Sylvie Levine, the design mastermind behind the award-winning Sylvie Collection of bridal jewelry, introduces her newest designs at Luxury by JCK. The new pieces for 2014 feature an emphasis on vintage styling with fine millgrain detailing. Click here to see the video.
When you want to show off your gorgeous new engagement ring, ratty nails or a subpar manicure just won’t cut it. This is even truer today than in past times when you’ll probably be posting an engagement ring portrait to Facebook and other social media sites. The look you choose will depend on your ring and your personality, but here are a few ideas for a stunning manicure to show off that precious and highly symbolic new rock.
You don’t want your nails to overshadow your ring. If you’re an understated kind of soul, downplay your manicure with neutral shades like beige, taupe or peach. A sheer light pink is feminine and will go with just about any ring. Plus, a neutral manicure is easier to maintain, as chipped nails are much less obvious when the color is light. Find the right shade by checking how the color looks with your skin, right next to the cuticle. If it makes your skin look red or gray, try again.
Match Your Ring
Are you glamorous? You could play up your manicure to complement your ring. You don’t need to go too Vegas – cease and desist with the embedded rhinestones – but perhaps a little silver glitter near the nail beds. You can buy glittery polish or dab on a bit of fine craft glitter. Be sure to seal it in with a top coat.
Play up the Elegance
A French manicure always looks elegant for engagement ring photos. If you want something just a little different, a gradient French manicure is less of a contrast between pink and white than a traditional French manicure. An ombré manicure is a similar idea. Choose a metallic that looks good with the metal in your ring.
Do the Unexpected
Are you the fiancée who is full of surprises? Turn the traditional French manicure on its ear by substituting black tips for the usual white. Or you could do your nails all black. It’s a bit on the goth side, but looks stunning with platinum or white gold.
A Few More Tips
Your engagement manicure will last longer if you apply polish in a few thin coats, letting it dry for at least two minutes between applications, rather than troweling it on in one thick coat. Better yet, go to a professional for this manicure. Either way, adding a little top coat every other day will increase your manicure’s longevity. And don’t forget to polish the very tip of each nail.
Now get out that camera and open your Facebook page. You’re ready for some gorgeous engagement ring portraits.
Jewelry lovers have probably noticed the uptick in rose gold the last few years. If you look in bridal magazines or peruse jewelry cases, you’ll see its distinctive pinkish shine. You might have wondered what gives this metal its rosy color and how it came to be so popular.
A Mix of Metals
In nature, gold is always yellow. But when you combine it with alloys, you get different colors. In the case of rose gold – also known as pink gold or red gold — that alloy is copper. Smaller amounts of other alloys might also be mixed in, but copper is what makes your gold rosy.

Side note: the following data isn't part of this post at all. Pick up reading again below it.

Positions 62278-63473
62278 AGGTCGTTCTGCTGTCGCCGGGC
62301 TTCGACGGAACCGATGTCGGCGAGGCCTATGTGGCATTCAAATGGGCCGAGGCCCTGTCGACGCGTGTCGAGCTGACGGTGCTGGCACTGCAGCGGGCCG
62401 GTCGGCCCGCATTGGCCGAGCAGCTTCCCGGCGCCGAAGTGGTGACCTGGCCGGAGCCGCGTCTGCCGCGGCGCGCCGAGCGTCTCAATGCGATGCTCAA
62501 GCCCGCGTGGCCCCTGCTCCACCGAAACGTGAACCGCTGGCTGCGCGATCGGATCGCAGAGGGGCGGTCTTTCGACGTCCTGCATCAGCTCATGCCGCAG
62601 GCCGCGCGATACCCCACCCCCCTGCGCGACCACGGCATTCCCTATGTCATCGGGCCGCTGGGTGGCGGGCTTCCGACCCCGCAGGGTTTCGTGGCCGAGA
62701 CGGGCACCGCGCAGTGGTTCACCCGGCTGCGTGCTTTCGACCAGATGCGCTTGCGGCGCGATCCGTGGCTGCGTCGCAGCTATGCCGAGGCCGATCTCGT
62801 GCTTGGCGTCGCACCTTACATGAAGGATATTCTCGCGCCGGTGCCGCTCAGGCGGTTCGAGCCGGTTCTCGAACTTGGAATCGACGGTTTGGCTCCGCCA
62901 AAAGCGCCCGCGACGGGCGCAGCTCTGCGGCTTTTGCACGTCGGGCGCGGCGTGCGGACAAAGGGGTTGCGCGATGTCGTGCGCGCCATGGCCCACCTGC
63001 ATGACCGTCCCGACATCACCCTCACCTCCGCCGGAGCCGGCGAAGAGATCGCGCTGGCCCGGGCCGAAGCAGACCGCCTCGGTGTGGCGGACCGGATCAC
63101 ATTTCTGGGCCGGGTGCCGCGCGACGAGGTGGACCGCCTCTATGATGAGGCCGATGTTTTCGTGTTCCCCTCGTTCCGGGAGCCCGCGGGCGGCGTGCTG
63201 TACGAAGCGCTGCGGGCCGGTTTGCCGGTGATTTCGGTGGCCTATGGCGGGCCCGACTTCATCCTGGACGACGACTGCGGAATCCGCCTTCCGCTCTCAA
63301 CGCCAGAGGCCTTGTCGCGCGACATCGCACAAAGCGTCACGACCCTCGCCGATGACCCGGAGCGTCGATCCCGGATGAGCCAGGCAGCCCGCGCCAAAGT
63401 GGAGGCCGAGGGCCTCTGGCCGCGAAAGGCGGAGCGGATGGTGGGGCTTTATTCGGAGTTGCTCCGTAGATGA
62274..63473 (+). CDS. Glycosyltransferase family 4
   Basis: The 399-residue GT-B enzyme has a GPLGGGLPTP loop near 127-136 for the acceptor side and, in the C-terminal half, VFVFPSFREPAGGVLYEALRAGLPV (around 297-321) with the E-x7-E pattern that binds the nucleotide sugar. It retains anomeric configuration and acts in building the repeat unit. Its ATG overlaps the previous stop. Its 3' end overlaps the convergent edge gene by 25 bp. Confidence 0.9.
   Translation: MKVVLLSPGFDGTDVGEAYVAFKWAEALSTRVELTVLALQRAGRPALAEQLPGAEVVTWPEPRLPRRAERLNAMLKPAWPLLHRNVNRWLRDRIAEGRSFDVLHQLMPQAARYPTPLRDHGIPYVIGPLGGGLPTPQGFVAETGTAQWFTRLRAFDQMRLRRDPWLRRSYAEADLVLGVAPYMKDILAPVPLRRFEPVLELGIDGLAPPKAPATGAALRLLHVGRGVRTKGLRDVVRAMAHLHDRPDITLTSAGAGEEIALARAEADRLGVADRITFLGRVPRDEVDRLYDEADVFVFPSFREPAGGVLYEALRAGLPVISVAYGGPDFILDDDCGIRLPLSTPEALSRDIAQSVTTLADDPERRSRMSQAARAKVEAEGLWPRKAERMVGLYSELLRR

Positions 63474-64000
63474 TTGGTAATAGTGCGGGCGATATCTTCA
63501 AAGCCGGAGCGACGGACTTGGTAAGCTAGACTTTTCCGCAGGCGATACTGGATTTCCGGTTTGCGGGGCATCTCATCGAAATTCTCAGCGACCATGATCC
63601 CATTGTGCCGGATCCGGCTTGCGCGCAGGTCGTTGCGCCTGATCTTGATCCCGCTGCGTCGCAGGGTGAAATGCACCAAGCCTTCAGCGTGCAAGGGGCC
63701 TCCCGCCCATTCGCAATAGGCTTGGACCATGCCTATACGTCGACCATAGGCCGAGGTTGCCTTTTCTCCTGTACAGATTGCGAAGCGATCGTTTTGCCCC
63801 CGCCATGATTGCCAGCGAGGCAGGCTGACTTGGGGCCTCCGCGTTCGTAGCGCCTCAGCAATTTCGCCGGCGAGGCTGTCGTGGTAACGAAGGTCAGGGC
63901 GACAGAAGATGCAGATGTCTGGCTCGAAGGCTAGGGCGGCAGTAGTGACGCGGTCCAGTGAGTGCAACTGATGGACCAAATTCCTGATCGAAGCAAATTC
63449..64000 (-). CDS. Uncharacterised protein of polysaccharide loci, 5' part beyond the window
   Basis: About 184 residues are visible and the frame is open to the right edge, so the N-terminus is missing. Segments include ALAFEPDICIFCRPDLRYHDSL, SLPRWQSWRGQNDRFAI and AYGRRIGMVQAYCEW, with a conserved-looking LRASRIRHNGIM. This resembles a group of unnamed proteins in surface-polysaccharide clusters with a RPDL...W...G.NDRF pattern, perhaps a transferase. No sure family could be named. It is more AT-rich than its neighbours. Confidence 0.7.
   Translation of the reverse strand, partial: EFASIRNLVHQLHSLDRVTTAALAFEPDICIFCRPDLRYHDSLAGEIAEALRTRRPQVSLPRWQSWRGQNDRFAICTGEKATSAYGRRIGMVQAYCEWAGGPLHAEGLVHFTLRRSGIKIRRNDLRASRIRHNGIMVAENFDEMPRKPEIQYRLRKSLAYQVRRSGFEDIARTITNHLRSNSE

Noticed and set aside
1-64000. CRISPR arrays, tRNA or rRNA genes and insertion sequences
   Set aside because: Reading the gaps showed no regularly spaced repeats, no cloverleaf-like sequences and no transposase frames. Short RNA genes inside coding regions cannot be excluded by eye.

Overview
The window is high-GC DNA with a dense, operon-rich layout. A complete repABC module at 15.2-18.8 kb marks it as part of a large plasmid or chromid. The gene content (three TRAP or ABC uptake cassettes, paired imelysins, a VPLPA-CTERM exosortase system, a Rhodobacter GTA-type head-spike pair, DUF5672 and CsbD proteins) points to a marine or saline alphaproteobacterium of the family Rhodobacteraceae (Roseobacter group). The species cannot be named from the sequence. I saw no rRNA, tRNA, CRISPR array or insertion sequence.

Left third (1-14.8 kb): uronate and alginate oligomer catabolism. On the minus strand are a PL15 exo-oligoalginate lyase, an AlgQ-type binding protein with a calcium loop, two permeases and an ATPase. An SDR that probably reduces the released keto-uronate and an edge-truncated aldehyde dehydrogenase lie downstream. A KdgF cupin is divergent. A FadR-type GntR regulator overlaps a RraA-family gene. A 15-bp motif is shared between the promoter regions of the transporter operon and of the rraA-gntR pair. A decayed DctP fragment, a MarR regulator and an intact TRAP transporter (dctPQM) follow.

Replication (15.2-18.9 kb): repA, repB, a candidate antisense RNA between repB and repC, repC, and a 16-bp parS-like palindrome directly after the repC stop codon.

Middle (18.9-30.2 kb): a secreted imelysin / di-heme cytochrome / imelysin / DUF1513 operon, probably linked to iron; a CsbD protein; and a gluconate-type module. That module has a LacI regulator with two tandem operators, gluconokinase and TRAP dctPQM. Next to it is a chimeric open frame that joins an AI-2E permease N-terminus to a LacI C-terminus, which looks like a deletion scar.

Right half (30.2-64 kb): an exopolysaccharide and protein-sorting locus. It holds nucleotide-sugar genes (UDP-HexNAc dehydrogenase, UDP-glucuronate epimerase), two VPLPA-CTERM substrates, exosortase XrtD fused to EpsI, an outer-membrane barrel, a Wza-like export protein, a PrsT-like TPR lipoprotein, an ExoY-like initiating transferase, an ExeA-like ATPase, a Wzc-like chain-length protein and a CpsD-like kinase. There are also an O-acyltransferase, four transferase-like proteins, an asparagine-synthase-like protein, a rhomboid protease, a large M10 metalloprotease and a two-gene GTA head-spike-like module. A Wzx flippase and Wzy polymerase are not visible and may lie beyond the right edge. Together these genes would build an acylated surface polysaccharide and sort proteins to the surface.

You’ll find rose gold in 9K, 10K, 14K or 18K. While 18 carat is costlier because it contains more gold, the lower carat pieces are rosier because they contain more copper alloy. Eighteen-carat rose gold contains 75 percent gold, 20 to 25 percent copper and maybe a pinch of silver. Fourteen-karat rose gold is made of at least 58 percent gold and the rest copper and silver. If you choose a piece of 10K rose gold jewelry, it will contain at least 37.5 percent gold.
The Look of Rose Gold
Rose gold is flattering for most skin tones, but is especially pretty against pale skin. It looks different in different lighting conditions, such as natural, florescent or incandescent. So if possible, look at the jewelry you’re considering buying in different lights. If you’re ordering rose gold online, be aware that its appearance may differ depending on your computer monitor.
The longer you have your rose gold jewelry, the prettier it gets. As the copper ages and subtly tarnishes, the pink color of the jewelry may intensify.
You can keep your rose gold looking its best by regularly polishing rose gold jewelry with a soft cloth. Store it separately from the rest of your jewelry to avoid discoloration.
Rose Gold History
Rose gold was known as “Russian gold” in the 19th century because that was where it first became popular. Its use spread during the Victorian era. In the 1920s, it went mainstream with Cartier’s trinity band, which featured intertwined bands of yellow, white and rose gold.
French filmmaker Jean Cocteau did his part to raise rose gold awareness by wearing two rose gold rings on his pinkie. In fact, it was Cocteau who commissioned Cartier to create his Trinity ring.
Rose gold went briefly out of style during the Art Deco 1930s when the cool elegance of platinum reigned supreme. But World War Two derailed the use of platinum in jewelry; instead, the precious metal was designated a strategic mineral necessary to war efforts. Gold – yellow and rose — came back into vogue.
The most recent rose gold trend started in the early 2000s. This metal evokes feelings of romance and femininity. Brides and everyday women enjoy the color it adds to their jewelry.